attended in the world. According to surveys, this was because tickets were sold at fair
prices, stadiums were accessible, fans felt ownership through democratic influence on club
governance and clubs embraced anti-discrimination. Still, there was room for improving
inclusion. The FIFA World Cup, despite being a commercial event, increasingly embraced
the idea of creating a legacy on inclusion and on anti-discrimination policies.
25. Robert Ustian, founder of CSKA Fans Against Racism, and a member of the
Executive Board of Football Supporters Europe, explained that the 2018 FIFA World Cup
had allowed Russians to build personal bridges and trust with people from different parts of
the world. Against common misrepresentations in the mainstream media and by officials,
direct contact allowed for the mutual perceptions of Russians and foreigners to improve
during the games. The positive experience of the World Cup would not be lost and would
remain as a legacy if engagement from the grass roots, governments and sports governing
bodies continued. This would also require honest, hard and open discussions to address the
many issues concerning racial discrimination, homophobia and xenophobia in sports. Only
in this way was it possible to harness the potential of football for positive change in society.
26. For Alexey Smertin, anti-discrimination and anti-racism officer of the Russian
Football Union and former captain of the Russian national football team, football far
surpassed the 90-minute game. It also encompassed what happened among fans and the
public at large. It created opportunities to think about team-building and community-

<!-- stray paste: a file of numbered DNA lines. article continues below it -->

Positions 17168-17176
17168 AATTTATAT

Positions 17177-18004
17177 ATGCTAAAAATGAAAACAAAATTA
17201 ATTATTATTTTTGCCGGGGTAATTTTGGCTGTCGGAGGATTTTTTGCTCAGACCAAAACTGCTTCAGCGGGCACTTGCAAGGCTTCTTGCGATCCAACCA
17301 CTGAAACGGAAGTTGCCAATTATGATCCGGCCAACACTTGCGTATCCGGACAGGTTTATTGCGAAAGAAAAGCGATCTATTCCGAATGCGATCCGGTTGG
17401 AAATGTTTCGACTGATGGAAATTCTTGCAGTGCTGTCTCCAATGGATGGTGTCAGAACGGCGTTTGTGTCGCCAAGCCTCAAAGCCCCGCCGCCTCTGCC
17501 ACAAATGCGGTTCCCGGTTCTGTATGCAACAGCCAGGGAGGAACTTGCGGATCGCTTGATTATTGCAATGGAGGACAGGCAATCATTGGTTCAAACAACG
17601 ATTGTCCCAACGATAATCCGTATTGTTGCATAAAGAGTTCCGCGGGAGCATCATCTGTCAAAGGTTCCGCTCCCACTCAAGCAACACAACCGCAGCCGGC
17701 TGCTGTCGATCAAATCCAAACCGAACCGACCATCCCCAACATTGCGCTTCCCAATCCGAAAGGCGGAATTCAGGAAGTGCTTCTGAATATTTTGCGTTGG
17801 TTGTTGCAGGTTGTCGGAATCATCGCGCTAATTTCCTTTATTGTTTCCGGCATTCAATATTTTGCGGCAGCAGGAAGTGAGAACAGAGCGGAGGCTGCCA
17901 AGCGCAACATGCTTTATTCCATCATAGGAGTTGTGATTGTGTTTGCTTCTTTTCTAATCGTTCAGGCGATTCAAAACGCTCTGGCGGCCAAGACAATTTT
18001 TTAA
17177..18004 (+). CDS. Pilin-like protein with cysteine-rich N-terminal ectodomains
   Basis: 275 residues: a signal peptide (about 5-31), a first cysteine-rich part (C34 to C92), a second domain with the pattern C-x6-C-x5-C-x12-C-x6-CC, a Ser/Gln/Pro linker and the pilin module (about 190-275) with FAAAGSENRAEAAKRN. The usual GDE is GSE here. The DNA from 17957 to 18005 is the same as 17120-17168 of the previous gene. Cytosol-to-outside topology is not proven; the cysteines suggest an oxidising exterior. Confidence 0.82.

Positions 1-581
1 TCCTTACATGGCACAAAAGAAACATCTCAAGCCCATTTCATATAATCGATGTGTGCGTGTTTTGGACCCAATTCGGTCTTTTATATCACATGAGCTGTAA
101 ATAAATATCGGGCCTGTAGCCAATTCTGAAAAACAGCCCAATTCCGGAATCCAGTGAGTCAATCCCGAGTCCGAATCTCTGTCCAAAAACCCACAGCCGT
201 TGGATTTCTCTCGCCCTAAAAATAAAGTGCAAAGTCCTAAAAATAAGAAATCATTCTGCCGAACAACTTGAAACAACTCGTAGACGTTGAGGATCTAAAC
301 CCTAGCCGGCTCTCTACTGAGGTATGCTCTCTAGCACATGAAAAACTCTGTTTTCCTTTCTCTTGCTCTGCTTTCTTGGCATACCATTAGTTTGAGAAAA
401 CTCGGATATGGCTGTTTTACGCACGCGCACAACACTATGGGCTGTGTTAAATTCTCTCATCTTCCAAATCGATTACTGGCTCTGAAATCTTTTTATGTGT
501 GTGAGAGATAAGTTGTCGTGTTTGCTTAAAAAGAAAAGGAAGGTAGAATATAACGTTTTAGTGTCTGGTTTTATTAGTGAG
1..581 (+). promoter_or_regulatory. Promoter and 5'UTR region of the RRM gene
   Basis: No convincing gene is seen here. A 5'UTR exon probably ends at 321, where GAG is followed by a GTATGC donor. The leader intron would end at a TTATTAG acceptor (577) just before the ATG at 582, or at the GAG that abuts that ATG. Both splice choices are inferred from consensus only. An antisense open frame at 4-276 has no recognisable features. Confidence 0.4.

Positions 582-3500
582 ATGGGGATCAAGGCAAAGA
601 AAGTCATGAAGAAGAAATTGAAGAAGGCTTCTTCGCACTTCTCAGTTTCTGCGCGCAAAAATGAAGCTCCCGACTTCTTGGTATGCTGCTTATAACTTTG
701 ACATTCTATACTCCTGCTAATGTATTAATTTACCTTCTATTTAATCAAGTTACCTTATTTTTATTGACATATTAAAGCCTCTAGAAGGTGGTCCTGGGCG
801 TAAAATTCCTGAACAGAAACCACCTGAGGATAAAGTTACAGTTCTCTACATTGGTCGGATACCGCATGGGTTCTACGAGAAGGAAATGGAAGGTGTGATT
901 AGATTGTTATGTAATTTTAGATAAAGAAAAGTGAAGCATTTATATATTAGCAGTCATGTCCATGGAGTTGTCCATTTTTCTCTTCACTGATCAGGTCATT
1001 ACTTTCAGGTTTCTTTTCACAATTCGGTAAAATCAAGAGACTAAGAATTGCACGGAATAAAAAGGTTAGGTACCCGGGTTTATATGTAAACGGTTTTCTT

building. The World Cup amplified that potential. For the 2018 World Cup, the Russian
Federation had created a monitoring system to prevent discriminatory behaviour, and had
conducted awareness-raising seminars with fans and held courses in universities. Those
actions had ensured that there were fewer incidents of discrimination. Change of behaviour
was gradual and required advocacy with younger generations. The World Cup was a
collective endeavour, bringing millions together to a global celebration that could catalyse a
more inclusive society.
27. The Intercultural Football National Coordinator of the Football Association of
Ireland, Des Tomlinson, argued that inclusivity, equality and anti-racism operated together.
The European Union considered sport as a tool for promoting inclusion and anti-racism,
and sport could be used to counter the polarizing narrative against migrants and refugees.
For this, partnerships were essential, such as the one between Football Association of
Ireland and the Department of Justice in the framework of the national action plan against